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A room with a view

With my office feng shui still in process, I have temporarily relocated to our third floor. (I’m managing quite nicely on a small desk with a couple file bins and reference books — why did I need a better office again?) I love it up here because it’s bright (from 2 skylights and an opaque arched stained glass window) and warm (so far, anyway). I hate it up here because it’s a cluttered mess, complete with cast-off furniture, unpacked boxes from our move 5 years ago, and 4 bulky unfinished cubby doors waiting to be installed. Oh, and occasionally a mousetrap or two in the eeves that need to be…emptied.

It does have a charming, though amusing, view out the one small window:

Who put that pole there? And does anyone know a good pole climber? I’d love to tack a pretty little decorative doodad or an inspirational message smack in the middle of it.

What no wife of a writer can ever understand is that
a writer is working when he’s staring out of the window.
~ Burton Rascoe

 

They really do call it work for a reason

I know I should be using my downtime at work more productively, so I set out to be productive. It took a while to whittle down my e-mail inbox and sent folders to under 400 each, but then…then it was time to do something real. But what?

Then I had a thought. With more than 15 years as a business marketing writer under my belt, I should have something to say about the topic that would be useful to people involved in marketing their business. I should have a few (in the lingo of my clients) “lessons learned” and “best practices” to offer. So, why not do what I do best — write — and share what I know about it in another blog, a professional one this time, attached to my professional Web site.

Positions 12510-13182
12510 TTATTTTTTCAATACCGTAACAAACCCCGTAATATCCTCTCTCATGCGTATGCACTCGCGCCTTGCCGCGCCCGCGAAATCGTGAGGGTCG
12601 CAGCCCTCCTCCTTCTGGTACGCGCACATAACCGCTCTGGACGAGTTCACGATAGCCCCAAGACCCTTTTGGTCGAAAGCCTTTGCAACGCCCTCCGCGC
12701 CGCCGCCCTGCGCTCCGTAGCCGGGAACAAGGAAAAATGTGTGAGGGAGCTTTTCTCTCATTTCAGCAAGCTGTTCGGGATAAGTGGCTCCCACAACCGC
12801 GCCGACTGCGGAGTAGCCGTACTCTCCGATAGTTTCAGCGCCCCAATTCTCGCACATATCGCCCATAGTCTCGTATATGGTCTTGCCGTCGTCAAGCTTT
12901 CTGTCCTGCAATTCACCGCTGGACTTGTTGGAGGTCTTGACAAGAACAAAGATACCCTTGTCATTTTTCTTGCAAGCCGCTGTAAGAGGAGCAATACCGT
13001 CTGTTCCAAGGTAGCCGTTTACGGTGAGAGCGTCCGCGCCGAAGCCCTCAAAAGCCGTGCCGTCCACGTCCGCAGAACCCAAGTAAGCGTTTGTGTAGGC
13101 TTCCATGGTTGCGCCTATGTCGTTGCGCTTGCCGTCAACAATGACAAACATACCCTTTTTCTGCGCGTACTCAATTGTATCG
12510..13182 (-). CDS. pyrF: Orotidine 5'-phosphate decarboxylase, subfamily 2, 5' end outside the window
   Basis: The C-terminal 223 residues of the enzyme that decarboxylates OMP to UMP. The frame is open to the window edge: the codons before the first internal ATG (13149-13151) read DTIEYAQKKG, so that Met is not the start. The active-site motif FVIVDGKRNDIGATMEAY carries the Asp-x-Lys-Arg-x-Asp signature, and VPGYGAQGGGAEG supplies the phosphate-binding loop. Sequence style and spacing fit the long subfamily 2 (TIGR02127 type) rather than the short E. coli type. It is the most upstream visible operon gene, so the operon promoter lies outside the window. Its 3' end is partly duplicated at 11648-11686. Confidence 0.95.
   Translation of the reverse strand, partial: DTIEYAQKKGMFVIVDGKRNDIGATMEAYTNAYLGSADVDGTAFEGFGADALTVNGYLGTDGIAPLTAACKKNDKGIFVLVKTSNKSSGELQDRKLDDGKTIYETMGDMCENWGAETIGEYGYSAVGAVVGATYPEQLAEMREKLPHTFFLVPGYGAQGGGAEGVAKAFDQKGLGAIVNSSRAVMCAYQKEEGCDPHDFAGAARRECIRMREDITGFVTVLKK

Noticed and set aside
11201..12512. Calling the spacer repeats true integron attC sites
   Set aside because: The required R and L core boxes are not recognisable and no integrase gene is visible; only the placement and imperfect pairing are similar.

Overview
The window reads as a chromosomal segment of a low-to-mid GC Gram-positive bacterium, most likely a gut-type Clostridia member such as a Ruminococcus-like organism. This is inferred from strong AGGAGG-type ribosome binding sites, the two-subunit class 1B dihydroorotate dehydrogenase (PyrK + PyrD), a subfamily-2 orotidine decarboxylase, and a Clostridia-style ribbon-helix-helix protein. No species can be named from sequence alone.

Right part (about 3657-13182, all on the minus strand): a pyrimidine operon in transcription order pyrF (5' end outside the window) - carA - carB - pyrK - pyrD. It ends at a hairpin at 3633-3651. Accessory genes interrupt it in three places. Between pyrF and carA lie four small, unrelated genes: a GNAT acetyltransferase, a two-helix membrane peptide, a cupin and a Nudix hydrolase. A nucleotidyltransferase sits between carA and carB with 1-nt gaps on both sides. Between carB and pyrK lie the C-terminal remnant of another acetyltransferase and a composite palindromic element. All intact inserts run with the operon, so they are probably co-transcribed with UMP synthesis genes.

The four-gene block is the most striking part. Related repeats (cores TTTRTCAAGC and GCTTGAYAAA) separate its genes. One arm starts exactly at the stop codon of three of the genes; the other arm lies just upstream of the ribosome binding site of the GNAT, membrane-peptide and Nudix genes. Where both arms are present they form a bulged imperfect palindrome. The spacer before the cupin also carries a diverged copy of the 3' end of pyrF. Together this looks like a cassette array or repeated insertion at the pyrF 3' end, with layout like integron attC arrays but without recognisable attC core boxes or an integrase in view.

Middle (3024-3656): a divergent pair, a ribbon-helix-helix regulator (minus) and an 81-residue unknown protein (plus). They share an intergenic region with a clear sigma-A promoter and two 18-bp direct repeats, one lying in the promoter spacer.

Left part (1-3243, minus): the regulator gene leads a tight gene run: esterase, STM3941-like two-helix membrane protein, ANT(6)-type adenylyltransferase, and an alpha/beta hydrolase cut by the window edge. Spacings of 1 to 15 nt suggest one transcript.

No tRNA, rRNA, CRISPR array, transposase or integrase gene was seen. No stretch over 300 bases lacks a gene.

After some trial and error (and some help from Support), I managed to figure out the logistics of setting up another blog on WordPress and keeping my dual identities separate. But now…now it’s time to do that other part. The writing part.

I love writing this blog. It’s fun, it’s therapeutic, it’s something I look forward to. If I don’t have anything to write about, I can wait a few days. No pressure. If the writing’s not perfect or inspired or even grammatically correct, oh well — I’m writing for fun, not fame or fortune.

Writing a blog for work, however, is turning out to be just like work. I have to figure out exactly what lessons I’ve learned that might help someone else. I have to figure out how to relate those lessons in a way that’s concise and interesting, not judgmental or preachy or sarcastic. I have to write like I do for my clients — like a professional writer who gets paid to put fingers to keyboard and make something make sense.

So, with all that in my head, I’ve yet to finish my first post. I figure I better have a few posts done before quietly “launching” the blog with a link on my Web site. The same DIY Web site I scrabbled together several years ago in FrontPage that desperately needs updating — and I haven’t a clue how to do it.

Downtime suddenly feels more like overtime.

To think too long about doing a thing often becomes its undoing.
~ Eva Young